It’s official. President Donald Trump killed the CFPB Arbitration Rule on Wednesday, taking away the chance that consumers may have had to file class actions against banks and other financial firms.
The president signed a resolution passed by both houses of Congress under the Congressional Review Act that nullified the CFPB rule, which was released in July. (AP)
Trump signed a resolution passed by both houses of Congress under the Congressional Review Act that nullified the CFPB rule, which was released in July and aimed to eliminate class action bans included in arbitration clauses on consumer financial contracts.
The U.S. Senate passed its version of the CRA resolution of disapproval of the CFPB’s arbitration rule on a 51-50 vote with Vice President Mike Pence breaking a tie on Oct. 24. That followed a July vote in the U.S. House of Representatives to overturn the rule.
But a brief delay in Trump putting his signature on the joint resolution gave advocates a sliver of hope that they would be able to change the president’s mind.
The American Legion, the country’s largest veterans group, came out in favor of the rule and urged the president not to sign the CRA measure after the Senate passed it, joining other veterans’ organizations that had opposed it.
Trump’s signature on the Congressional resolution dashed any remaining hopes, and left consumer advocates vowing to continue their fight to end forced arbitration clauses in financial services, employment and other contracts.
“President Trump had a clear choice to make today between Wall Street and the rest of us. He chose Wall Street. But the rest of us will keep fighting to restore our rights so we can fight back the next time a company like Wells Fargo or Equifax tries to rip us off and get away with it,” Amanda Werner of Americans for Financial Reform and Public Citizen, said in a statement.
CFPB Director Richard Cordray sent a letter to the president last week urging him to keep the rule alive, noting that Trump’s long litigation history should make him understand the importance of consumers being able to join together and have their day in court.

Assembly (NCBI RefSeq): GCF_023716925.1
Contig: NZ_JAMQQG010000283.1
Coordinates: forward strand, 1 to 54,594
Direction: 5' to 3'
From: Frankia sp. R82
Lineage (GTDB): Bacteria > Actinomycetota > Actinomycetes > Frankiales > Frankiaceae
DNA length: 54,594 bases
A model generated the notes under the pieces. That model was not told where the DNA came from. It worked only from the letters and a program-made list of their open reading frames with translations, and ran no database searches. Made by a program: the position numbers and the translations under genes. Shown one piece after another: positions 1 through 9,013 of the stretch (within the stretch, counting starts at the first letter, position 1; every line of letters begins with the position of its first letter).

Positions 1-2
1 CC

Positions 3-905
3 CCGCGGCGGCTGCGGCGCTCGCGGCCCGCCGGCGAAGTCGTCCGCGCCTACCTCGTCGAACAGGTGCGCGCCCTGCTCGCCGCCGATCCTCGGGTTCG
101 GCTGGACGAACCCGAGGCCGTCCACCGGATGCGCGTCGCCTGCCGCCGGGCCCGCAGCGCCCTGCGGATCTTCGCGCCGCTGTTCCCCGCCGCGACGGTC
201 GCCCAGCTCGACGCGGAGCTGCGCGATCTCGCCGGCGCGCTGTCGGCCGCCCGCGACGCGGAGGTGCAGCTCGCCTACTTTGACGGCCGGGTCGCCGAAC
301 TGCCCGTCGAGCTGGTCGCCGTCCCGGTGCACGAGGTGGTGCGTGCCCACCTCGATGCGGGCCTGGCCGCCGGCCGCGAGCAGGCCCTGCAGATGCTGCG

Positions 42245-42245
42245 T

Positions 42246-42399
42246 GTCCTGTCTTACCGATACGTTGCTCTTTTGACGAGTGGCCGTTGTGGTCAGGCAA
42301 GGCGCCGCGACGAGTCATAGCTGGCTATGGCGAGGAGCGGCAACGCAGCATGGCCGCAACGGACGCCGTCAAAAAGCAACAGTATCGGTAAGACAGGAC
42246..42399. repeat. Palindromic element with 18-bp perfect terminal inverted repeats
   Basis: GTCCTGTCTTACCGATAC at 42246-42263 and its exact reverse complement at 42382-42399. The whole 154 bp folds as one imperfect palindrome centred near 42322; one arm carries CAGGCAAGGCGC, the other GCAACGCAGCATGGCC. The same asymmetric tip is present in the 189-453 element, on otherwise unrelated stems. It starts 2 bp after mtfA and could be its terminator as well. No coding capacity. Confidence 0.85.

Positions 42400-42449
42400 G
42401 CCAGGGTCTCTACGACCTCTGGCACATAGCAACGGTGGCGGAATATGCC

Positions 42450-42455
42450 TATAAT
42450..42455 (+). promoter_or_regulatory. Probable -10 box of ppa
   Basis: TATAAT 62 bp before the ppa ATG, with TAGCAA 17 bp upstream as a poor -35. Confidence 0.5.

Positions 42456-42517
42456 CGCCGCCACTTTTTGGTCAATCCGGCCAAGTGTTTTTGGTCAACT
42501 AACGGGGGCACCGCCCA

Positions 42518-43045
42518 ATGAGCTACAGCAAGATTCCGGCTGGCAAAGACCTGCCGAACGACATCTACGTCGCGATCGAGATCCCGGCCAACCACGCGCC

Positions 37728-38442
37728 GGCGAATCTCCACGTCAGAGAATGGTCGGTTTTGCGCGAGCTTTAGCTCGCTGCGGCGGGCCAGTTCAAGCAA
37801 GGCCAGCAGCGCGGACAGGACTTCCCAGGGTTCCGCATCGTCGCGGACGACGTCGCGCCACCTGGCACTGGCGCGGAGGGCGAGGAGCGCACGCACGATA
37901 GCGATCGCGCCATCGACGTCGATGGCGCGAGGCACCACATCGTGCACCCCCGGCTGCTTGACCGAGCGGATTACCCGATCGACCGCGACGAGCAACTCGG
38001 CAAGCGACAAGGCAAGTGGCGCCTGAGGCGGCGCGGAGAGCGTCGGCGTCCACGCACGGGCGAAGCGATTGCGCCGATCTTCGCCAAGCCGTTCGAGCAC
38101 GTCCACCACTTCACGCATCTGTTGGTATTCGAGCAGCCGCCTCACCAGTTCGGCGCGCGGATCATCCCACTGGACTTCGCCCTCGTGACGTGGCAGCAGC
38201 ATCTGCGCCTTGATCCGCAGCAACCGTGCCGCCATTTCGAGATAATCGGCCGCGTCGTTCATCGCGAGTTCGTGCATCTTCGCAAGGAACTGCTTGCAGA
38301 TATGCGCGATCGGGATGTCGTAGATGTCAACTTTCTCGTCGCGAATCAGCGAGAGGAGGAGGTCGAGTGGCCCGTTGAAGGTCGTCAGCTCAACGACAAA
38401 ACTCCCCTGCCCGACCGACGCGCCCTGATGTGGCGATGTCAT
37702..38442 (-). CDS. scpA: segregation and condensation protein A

Cordray also argued that Trump was being misled by advisers who claimed that arbitration was a better, faster option for consumers than class action litigation.
The embattled CFPB director said that his bureau’s rule was intended to give consumers a chance to fight back when they are wronged, and that the industry was attempting to hide this fact.
“I know that some have made elaborate arguments to pretend like that is not what is happening. But you are a smart man, and I think we both know what is really happening here,” Cordray said.
Those arguments were not sufficient to persuade Trump.
Cordray said in a Thursday statement that the president “signed away consumers’ rights to their day in court.”
“This action tips the scales of justice in favor of Wall Street banks less than ten years after they caused the financial crisis,” Cordray said.
The CFPB director vowed that his agency would stay aggressive in policing consumer financial markets.
“Now more than ever, it is critical that the Consumer Bureau remain a strong check on financial companies. Consumers who believe they have been wronged should contact us with their complaints,” he said.
Industry representatives cheered the president’s move to kill the arbitration rule.
“The CFPB’s rule was never about protecting consumers; rather, it was about protecting trial lawyers and their wallets. The CFPB’s own study backs that up and proves trial lawyers would have been the real winners had this rule gone into effect,” Richard Hunt, the president and CEO of the Consumer Bankers Association, said in a statement.
The above was first reported by Law360.